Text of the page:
As you enter your fourth year of medical school, you begin planning the next step in your journey to becoming a physician, which is to choose a specialty and apply to medical residency programs. This will be one of the most critical phases of your medical training, so you’ll want to put your best foot forward when it comes time to apply for residency programs.
The process of securing a medical residency can seem complicated on the surface, but it includes five basic steps:
- Medical students apply to their choice of medical residency programs.
- Programs determine which applicants to invite for medical residency interviews.
- Candidates participate in interviews (in person or virtual).
- Both the applicants and the residency programs create their respective rank order lists.
- The National Resident Matching Program’s (NRMP) computer algorithm pairs applicants and programs.
It’s during step two—when residency directors evaluate candidates for interview potential—that your medical school performance will be assessed. They’ll review your test scores and GPA, consider the information shared in your personal statement and letters of recommendation, and then examine your Medical Student Performance Evaluation (MSPE).
What is the MSPE?
MSPE stands for “Medical Student Performance Evaluation.” In short, its core purpose is to provide medical residency directors with an overview of how well you’ve done in your Doctor of Medicine (MD) program.
Because there’s no one standardized template for the Medical Student Performance Evaluation, you may be unsure of what to expect. Residency programs will already be scrutinizing you from many angles, but this is simply another way for them to objectively compare applicants before extending interview invitations.
While not all will follow this format, the Association of American Medical Colleges (AAMC) has highlighted five key sections that most medical schools include when evaluating students:
- Identifying information: Includes basic information like your name, medical school, year in school, etc.
- Noteworthy characteristics: Includes a list of your top attributes and abilities as a medical student.
- Academic history: Includes information like when you started your program, when you’ll complete it, any extensions or gaps in your MD journey, whether you were required to repeat any coursework, or whether you were the recipient of any adverse action by the institution.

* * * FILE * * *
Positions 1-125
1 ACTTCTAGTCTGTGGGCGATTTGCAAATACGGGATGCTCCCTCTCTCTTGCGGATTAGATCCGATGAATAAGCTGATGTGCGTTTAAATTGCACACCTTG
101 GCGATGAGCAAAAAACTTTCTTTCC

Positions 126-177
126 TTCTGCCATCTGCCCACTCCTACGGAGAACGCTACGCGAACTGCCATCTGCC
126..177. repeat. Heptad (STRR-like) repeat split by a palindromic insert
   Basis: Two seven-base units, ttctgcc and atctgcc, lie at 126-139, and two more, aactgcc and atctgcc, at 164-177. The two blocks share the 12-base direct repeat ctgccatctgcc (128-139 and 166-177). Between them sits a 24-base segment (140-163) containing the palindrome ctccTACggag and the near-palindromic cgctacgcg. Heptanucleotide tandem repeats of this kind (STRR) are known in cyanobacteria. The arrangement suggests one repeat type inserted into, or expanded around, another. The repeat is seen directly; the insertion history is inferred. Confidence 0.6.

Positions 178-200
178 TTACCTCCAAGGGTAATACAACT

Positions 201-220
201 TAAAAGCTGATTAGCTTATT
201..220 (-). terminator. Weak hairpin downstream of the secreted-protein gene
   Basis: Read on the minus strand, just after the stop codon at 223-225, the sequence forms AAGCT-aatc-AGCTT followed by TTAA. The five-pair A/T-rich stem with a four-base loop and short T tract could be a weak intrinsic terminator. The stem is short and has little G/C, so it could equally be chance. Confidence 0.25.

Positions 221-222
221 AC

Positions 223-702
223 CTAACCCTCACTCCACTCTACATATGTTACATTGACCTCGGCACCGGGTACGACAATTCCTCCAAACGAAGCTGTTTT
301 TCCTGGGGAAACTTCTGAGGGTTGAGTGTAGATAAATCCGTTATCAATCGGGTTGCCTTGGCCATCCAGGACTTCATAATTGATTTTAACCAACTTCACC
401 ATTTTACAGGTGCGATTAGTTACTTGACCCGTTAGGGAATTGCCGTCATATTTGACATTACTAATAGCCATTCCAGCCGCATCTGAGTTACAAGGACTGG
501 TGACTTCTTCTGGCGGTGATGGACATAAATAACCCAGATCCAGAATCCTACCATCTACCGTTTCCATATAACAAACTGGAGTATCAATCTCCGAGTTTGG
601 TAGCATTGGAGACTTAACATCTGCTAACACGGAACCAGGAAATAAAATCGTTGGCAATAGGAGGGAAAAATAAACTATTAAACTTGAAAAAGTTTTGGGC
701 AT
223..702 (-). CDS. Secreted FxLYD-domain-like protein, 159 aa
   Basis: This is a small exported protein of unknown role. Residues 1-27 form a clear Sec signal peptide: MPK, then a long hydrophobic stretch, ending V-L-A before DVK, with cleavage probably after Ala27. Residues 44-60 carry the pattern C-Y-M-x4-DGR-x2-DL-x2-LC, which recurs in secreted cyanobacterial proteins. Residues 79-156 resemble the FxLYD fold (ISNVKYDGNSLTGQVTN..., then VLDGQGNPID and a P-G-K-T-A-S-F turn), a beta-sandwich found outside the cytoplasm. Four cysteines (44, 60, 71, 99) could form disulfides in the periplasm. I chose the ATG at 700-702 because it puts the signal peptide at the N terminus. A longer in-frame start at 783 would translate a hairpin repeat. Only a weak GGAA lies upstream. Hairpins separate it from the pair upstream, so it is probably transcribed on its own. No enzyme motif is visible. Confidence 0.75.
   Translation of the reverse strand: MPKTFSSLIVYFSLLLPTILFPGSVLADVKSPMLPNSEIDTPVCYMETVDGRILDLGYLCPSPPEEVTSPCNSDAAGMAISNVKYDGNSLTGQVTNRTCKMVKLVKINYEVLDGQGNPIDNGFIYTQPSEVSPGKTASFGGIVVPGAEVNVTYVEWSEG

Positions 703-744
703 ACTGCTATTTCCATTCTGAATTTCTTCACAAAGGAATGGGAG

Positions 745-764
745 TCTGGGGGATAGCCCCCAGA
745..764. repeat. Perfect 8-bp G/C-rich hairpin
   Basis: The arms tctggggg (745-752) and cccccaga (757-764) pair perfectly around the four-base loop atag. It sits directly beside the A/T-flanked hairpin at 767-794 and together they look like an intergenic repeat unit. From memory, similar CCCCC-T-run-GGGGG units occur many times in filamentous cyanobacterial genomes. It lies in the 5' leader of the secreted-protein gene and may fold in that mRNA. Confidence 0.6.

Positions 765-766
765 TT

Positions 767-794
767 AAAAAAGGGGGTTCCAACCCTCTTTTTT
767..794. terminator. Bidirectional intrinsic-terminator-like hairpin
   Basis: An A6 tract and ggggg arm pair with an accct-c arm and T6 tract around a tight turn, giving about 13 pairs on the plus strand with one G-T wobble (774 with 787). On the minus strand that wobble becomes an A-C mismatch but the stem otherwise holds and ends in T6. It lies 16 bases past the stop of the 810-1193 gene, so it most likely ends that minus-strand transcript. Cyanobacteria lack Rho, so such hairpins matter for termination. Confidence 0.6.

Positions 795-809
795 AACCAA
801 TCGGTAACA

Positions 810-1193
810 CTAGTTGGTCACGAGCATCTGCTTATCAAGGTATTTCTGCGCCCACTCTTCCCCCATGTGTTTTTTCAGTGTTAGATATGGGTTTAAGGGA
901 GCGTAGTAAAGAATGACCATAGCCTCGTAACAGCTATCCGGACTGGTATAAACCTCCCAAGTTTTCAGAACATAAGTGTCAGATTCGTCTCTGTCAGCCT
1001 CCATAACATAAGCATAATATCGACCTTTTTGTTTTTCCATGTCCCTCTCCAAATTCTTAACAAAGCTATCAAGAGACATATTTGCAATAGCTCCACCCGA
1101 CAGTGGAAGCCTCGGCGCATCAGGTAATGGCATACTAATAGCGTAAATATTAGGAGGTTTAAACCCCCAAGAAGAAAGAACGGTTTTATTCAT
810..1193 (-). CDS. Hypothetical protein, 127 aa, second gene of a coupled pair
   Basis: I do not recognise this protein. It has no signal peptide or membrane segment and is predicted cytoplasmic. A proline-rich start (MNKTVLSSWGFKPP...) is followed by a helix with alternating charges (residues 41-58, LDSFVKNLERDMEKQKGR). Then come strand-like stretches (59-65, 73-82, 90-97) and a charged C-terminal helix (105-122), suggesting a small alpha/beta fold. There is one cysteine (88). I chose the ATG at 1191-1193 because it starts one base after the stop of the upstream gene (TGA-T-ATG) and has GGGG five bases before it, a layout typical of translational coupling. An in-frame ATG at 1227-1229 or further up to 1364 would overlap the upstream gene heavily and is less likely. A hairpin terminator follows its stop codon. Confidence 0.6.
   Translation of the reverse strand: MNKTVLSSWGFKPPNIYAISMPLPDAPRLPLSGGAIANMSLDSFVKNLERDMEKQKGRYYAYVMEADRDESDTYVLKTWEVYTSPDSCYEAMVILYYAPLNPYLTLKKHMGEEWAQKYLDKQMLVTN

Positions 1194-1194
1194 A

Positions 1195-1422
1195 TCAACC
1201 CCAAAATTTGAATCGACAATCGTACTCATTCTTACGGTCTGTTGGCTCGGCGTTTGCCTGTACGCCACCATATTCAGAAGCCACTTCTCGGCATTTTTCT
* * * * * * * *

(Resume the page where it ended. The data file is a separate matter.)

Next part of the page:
- Academic progress: Includes the school’s evaluation of your professional performance as a medical student, your mastery of the necessary preclinical coursework, and the clerkships you completed (including grades).
- Medical school information: Includes pertinent info about the medical school you attended, with particular weight placed on medical school accreditation.
In many cases, an MSPE will also include some sort of class rank, indicating how well you performed among your peers. Many medical schools use quartiles to indicate student performance.
Prepare yourself for medical residency applications
What many don’t realize is that the actual medical school you attend will matter less to a residency director than a strong medical school performance. In fact, program directors themselves make this clear year after year in the annual NRMP Program Director Survey.
So long as you attend an institution that has obtained the proper accreditation, your primary focus should be on making your medical school performance as strong as possible.
You should now have a better understanding of what’s included in the Medical Student Performance Evaluation. As you continue to work your way through your MD program and prep for residency applications, it will be helpful to maintain a clear idea of what to expect.
Learn more by visiting our article “How to Land the Medical Residency You Want: 7 Criteria You’ll Be Evaluated On.”